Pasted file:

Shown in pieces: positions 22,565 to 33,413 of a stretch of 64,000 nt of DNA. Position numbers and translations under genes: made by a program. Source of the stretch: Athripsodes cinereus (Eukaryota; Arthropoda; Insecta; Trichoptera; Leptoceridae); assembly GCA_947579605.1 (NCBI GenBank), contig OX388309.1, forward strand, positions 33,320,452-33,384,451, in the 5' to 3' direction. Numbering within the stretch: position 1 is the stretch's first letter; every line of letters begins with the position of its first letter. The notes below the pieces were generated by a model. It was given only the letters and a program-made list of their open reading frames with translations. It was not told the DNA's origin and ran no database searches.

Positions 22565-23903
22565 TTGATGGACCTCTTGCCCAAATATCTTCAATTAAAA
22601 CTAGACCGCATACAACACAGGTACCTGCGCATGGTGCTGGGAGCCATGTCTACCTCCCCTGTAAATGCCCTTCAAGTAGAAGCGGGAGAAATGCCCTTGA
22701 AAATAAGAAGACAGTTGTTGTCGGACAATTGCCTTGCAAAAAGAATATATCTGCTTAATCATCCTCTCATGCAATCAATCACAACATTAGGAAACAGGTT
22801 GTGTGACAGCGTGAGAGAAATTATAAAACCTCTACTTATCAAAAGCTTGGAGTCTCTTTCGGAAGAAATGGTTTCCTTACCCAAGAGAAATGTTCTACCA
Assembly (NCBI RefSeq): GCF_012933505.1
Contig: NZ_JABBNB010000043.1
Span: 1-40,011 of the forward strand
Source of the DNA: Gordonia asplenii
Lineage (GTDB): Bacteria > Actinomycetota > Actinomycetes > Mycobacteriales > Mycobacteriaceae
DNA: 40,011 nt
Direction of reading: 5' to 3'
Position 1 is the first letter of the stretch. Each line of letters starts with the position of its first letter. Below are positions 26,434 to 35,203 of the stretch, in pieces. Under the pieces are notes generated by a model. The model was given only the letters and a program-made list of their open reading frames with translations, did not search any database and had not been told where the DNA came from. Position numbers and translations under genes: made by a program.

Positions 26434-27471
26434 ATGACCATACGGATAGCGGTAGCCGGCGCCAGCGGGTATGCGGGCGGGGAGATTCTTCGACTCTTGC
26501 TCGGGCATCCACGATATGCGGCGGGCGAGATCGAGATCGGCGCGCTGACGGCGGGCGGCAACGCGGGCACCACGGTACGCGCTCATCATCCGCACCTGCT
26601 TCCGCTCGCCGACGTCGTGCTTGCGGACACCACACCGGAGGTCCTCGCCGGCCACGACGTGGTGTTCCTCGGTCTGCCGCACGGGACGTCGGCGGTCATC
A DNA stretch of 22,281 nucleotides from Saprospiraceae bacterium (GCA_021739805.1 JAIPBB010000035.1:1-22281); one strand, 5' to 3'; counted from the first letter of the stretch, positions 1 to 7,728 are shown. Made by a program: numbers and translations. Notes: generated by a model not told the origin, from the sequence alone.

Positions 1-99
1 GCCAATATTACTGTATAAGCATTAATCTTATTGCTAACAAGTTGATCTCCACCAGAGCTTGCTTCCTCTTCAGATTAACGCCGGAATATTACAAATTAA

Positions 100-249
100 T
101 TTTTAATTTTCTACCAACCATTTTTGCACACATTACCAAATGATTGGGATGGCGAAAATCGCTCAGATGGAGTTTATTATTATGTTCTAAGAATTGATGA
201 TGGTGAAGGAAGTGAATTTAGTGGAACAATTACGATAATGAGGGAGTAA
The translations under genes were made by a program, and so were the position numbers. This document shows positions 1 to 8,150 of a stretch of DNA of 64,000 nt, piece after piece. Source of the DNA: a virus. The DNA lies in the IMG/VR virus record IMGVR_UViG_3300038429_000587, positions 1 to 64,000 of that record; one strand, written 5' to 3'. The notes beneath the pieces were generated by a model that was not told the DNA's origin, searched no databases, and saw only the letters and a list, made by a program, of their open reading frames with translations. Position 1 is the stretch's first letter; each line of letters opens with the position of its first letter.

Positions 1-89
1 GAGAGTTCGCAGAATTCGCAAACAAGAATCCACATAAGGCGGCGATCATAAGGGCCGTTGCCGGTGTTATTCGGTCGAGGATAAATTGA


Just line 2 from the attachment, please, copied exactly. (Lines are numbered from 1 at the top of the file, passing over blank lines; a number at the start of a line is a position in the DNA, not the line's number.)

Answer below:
Positions 22565-23903